Our Water Matters

Balmorhea Lake: A desert diamond in the rough 

Each year, over 200,000 people visit Balmorhea State Park and its spring-fed swimming pool. But only a tiny fraction of those visitors ever experience nearby Balmorhea Lake. Originally called “Lower Parks Reservoir,” Balmorhea Lake is located about two miles southeast of the town of Balmorhea. It is fed from the northeast by Sandia Creek, a tributary of the Pecos River, and from the south by Kountz Draw. Runoff from San Solomon Springs also comes into Balmorhea Lake from the Madera Diversion Dam and its canals, as well as surplus water from Phantom Lake Canal. 

With its many spring systems, the greater Balmorhea area, also known as Madera Valley, has long been an oasis in the desert. San Solomon Springs alone once had a reported flow of 22 million gallons daily, according to the Texas State Historical Association. The earliest agricultural efforts involved hand-dug canals to divert water for growing crops. The reoccupation of Fort Davis at the end of the Civil War ushered in a lucrative era for the cultivation of grains, vegetables and cattle in the Madera Valley. In response to this increased demand, entrepreneurs organized several private irrigation companies in the ensuing years. One such operation was founded by four men: E.D. Balcom, H.R. Morrow, and Joe and John Rhea. According to Texas Parks and Wildlife, these three surnames were eventually combined to form the unusual name of Bal-Mo-Rhea.

As agriculture and ranching increased, the Toyah Valley Irrigation Company was organized in 1909 to manage water use in the area. Major crops included maize, beans, cantaloupe, cotton and alfalfa. By 1915, Reeves County Water Improvement District No. 1 was formed and acquired the water rights in the area. Construction of a dam was completed in 1917, thus forming the current reservoir at Balmorhea Lake. The dam is about 4,000 feet long and 46 feet high. The top of the dam has an elevation of 3,192 feet above mean sea level. The lake has a surface area of 573 acres and holds up to 6,350 acre-feet of water. Its drainage area is approximately 22 square miles. Water levels tend to drop precipitously during the summer irrigation season and then recover in the winter. The Reeves County Water Improvement District No. 1, which is governed by an elected five-member board, continues to administer the lake and distribute its water to area farmers for irrigation purposes. But agricultural activity around the town of Balmorhea itself has declined in recent years. Most of the land currently in cultivation is located north of IH-10.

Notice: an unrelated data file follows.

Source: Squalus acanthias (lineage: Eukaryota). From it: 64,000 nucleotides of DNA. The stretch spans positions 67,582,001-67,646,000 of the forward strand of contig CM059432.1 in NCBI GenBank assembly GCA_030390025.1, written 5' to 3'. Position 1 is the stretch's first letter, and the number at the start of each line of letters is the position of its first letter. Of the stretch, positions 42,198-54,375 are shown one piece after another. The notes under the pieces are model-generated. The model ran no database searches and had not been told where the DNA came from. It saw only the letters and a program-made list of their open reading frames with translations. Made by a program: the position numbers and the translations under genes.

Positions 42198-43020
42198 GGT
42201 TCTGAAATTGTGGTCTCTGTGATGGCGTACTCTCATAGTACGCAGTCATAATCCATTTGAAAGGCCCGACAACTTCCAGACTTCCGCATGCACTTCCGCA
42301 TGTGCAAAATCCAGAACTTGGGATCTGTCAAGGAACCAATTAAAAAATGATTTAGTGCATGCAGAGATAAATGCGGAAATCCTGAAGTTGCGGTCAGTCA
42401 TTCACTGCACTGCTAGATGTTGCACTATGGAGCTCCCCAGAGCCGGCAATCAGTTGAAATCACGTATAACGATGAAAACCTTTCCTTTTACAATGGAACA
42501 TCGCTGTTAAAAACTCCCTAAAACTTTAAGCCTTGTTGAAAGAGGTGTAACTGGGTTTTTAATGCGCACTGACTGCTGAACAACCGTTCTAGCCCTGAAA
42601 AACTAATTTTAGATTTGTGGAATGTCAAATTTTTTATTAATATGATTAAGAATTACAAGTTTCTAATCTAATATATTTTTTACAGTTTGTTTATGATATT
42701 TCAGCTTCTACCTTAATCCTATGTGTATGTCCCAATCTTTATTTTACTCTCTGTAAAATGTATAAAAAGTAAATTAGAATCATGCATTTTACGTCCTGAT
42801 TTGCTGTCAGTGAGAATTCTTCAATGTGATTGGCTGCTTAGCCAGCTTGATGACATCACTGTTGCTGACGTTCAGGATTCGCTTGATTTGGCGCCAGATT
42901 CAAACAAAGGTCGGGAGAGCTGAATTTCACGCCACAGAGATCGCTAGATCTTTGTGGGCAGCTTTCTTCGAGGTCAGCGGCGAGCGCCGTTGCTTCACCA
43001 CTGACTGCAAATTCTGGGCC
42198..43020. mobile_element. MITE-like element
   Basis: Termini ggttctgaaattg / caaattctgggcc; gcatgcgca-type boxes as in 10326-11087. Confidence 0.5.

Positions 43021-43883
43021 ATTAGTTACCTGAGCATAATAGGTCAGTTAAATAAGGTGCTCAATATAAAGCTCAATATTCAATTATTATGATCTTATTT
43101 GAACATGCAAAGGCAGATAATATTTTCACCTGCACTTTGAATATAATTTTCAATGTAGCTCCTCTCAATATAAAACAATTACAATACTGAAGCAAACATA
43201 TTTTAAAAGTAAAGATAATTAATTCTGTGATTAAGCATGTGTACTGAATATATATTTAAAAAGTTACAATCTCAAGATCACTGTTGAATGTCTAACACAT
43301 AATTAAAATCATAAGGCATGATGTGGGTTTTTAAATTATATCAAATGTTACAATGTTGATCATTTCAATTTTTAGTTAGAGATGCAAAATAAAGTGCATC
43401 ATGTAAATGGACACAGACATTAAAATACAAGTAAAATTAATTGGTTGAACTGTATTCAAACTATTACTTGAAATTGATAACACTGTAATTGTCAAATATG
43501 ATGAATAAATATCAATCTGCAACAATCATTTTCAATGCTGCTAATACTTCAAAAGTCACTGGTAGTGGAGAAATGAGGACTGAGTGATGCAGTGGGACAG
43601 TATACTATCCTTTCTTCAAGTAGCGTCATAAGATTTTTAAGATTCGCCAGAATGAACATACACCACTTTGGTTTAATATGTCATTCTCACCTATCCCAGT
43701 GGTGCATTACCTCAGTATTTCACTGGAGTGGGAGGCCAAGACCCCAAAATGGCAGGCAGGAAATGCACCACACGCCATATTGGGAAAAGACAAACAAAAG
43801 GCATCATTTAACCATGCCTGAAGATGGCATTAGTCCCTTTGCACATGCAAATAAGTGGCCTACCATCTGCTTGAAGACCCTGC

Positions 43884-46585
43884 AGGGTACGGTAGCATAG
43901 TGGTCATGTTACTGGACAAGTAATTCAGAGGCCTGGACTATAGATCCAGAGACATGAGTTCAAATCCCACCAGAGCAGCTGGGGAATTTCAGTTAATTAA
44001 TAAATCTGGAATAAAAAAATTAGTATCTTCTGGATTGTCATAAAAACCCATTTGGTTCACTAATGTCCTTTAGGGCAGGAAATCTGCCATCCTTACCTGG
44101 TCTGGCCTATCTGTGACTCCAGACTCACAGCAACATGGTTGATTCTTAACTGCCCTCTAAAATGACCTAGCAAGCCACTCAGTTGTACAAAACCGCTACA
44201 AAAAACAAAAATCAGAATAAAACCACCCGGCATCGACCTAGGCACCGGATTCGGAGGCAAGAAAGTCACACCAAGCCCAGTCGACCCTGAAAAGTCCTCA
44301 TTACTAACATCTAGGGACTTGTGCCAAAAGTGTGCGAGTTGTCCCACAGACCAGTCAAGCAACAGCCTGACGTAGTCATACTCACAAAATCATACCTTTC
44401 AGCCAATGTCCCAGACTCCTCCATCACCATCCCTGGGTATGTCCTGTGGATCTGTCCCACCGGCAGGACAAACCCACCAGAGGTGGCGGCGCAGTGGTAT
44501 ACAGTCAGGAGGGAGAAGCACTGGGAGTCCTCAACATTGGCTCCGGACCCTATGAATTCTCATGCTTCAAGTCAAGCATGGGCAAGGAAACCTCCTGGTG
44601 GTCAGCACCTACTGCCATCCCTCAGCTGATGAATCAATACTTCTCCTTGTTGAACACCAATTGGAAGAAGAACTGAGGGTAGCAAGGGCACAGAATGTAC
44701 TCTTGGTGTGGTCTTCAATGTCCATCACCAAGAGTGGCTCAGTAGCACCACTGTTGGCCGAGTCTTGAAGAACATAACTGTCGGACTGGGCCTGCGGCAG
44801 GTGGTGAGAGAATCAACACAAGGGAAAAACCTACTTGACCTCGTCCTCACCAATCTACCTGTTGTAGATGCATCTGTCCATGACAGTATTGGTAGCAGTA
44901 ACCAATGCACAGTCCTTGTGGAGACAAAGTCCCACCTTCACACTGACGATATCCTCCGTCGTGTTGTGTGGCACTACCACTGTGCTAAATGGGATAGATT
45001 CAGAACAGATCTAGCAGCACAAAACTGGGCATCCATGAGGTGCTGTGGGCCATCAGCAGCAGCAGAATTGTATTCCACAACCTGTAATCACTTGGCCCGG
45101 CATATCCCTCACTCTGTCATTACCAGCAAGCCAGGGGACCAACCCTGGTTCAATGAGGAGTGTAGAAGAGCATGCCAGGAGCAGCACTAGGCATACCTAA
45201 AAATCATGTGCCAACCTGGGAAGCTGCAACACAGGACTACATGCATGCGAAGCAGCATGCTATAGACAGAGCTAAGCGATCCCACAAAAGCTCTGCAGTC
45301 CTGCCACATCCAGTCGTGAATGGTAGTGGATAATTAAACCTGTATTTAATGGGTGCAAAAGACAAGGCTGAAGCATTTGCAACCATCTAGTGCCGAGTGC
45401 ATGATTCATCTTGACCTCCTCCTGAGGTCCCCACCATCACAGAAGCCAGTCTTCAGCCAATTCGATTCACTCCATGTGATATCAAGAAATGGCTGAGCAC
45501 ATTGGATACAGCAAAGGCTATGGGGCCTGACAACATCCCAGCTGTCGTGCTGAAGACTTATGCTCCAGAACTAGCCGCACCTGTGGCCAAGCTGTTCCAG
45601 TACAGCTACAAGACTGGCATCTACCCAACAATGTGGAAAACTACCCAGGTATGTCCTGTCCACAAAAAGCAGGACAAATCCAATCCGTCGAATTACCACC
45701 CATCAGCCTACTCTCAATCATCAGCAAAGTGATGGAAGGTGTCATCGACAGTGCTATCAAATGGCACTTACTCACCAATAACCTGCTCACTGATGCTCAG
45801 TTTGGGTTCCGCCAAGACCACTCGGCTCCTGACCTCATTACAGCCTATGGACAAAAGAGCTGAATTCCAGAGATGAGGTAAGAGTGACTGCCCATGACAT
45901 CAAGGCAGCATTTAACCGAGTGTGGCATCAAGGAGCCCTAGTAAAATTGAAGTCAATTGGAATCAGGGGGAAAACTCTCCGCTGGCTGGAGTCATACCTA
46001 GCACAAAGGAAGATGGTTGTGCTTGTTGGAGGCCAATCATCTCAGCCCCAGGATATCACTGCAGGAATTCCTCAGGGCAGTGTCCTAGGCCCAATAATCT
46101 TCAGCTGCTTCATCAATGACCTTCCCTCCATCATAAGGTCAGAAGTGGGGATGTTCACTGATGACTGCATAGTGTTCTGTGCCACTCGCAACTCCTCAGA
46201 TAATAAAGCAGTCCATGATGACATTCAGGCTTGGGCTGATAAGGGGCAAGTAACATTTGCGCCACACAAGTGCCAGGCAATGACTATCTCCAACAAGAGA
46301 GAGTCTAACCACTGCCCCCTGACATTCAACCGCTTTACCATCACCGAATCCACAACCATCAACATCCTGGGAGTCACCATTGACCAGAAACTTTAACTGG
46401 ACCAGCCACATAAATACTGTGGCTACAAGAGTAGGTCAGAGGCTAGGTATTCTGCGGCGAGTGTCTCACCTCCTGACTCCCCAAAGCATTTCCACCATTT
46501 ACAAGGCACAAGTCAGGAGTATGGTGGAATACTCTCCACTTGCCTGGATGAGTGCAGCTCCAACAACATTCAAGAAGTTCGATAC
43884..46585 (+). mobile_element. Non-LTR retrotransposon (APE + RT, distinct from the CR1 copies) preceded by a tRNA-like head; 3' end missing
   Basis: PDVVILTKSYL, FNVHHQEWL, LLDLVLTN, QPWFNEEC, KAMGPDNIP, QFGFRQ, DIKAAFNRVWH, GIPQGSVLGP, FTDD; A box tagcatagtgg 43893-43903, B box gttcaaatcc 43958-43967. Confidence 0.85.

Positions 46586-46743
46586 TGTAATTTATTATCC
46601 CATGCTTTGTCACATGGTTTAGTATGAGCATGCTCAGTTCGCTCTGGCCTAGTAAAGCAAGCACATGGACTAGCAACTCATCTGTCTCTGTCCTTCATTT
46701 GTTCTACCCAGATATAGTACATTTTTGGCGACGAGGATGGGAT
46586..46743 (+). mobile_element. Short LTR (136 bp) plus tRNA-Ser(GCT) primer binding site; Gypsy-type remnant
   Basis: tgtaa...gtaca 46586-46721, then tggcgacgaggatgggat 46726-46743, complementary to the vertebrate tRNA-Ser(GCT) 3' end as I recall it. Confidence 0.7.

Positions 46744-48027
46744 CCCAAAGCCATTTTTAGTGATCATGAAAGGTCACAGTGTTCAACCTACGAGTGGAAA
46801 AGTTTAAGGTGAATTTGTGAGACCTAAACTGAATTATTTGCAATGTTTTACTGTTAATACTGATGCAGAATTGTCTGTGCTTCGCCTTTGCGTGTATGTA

As the agricultural portion of the local economy continues to shrink, some are pushing for development of the lake’s recreational potential, a facet that has long been neglected. Many of the picnic areas and camping sites have deteriorated over the years, while derelict buildings, trash and other detritus add to the general sense of decay. In response to the situation, several lake residents have formed the Balmorhea Lake Improvement Group (BLIG), which currently boasts some 300 members. Initial efforts have included several lake clean-up days with dozens of volunteers from around the region. According to lake resident and BLIG founder, Teresa Evan, “We’re trying to clean up [the lake] because it’s our home and we want it to be beautiful.” She also stressed that “we want it to be beautiful for not only the locals, but for those visiting the area. It’s the desert, but yet we’ve got this gorgeous swimming pool and we have this gorgeous lake. It’s really unusual and we’re just trying to make it better.” According to Ellen Weinacht, a prominent rancher in the area, “This is important. This is a magnificent gift we have in this part of Reeves County. We have a lake for crying out loud, and it needs to be beautiful.”

The creation of a trail linking the lake to Balmorhea State Park is also being explored. Texas Parks and Wildlife has been pursuing a public-private partnership to design an expansion of the state park itself and envision ways to integrate pool and lake amenities. Plans remain preliminary. But enhanced recreational options could give new life to this underappreciated West Texas jewel.

Trey Gerfers is a San Antonio native and serves as board chairman of the Presidio County Underground Water Conservation District. He earns his living as a translator of technical documents from German to English for the German and Swiss pharmaceutical and medical-science industries. Trey has lived in Marfa since 2013. He can be reached [email protected]